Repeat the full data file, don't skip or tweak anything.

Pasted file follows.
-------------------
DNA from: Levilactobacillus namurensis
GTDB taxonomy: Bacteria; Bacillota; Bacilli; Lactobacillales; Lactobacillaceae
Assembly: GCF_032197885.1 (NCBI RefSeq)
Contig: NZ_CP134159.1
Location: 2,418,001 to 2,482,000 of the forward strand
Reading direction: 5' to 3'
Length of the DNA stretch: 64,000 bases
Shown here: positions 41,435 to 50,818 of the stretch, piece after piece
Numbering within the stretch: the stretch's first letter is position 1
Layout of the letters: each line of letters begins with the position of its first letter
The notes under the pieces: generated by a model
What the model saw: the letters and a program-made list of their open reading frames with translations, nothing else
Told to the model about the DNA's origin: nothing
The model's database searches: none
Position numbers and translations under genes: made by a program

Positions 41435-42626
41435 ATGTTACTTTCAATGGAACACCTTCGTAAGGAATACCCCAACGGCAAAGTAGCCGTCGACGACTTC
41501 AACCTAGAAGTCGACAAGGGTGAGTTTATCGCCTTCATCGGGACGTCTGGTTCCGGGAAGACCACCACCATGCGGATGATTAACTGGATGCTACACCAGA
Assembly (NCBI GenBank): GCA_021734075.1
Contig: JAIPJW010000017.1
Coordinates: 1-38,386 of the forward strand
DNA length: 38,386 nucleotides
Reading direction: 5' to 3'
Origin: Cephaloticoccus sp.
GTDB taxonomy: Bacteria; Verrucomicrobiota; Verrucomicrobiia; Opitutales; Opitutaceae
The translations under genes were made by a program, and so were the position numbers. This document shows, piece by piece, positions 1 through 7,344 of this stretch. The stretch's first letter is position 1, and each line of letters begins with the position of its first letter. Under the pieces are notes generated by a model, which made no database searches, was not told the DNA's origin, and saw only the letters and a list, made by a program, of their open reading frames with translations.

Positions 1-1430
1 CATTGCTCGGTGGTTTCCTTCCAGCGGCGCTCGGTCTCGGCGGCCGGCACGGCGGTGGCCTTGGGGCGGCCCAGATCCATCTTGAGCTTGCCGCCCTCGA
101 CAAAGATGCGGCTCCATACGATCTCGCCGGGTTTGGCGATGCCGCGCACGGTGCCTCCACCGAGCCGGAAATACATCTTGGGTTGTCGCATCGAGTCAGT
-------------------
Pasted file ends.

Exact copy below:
DNA from: Levilactobacillus namurensis
GTDB taxonomy: Bacteria; Bacillota; Bacilli; Lactobacillales; Lactobacillaceae
Assembly: GCF_032197885.1 (NCBI RefSeq)
Contig: NZ_CP134159.1
Location: 2,418,001 to 2,482,000 of the forward strand
Reading direction: 5' to 3'
Length of the DNA stretch: 64,000 bases
Shown here: positions 41,435 to 50,818 of the stretch, piece after piece
Numbering within the stretch: the stretch's first letter is position 1
Layout of the letters: each line of letters begins with the position of its first letter
The notes under the pieces: generated by a model
What the model saw: the letters and a program-made list of their open reading frames with translations, nothing else
Told to the model about the DNA's origin: nothing
The model's database searches: none
Position numbers and translations under genes: made by a program

Positions 41435-42626
41435 ATGTTACTTTCAATGGAACACCTTCGTAAGGAATACCCCAACGGCAAAGTAGCCGTCGACGACTTC
41501 AACCTAGAAGTCGACAAGGGTGAGTTTATCGCCTTCATCGGGACGTCTGGTTCCGGGAAGACCACCACCATGCGGATGATTAACTGGATGCTACACCAGA
Assembly (NCBI GenBank): GCA_021734075.1
Contig: JAIPJW010000017.1
Coordinates: 1-38,386 of the forward strand
DNA length: 38,386 nucleotides
Reading direction: 5' to 3'
Origin: Cephaloticoccus sp.
GTDB taxonomy: Bacteria; Verrucomicrobiota; Verrucomicrobiia; Opitutales; Opitutaceae
The translations under genes were made by a program, and so were the position numbers. This document shows, piece by piece, positions 1 through 7,344 of this stretch. The stretch's first letter is position 1, and each line of letters begins with the position of its first letter. Under the pieces are notes generated by a model, which made no database searches, was not told the DNA's origin, and saw only the letters and a list, made by a program, of their open reading frames with translations.

Positions 1-1430
1 CATTGCTCGGTGGTTTCCTTCCAGCGGCGCTCGGTCTCGGCGGCCGGCACGGCGGTGGCCTTGGGGCGGCCCAGATCCATCTTGAGCTTGCCGCCCTCGA
101 CAAAGATGCGGCTCCATACGATCTCGCCGGGTTTGGCGATGCCGCGCACGGTGCCTCCACCGAGCCGGAAATACATCTTGGGTTGTCGCATCGAGTCAGT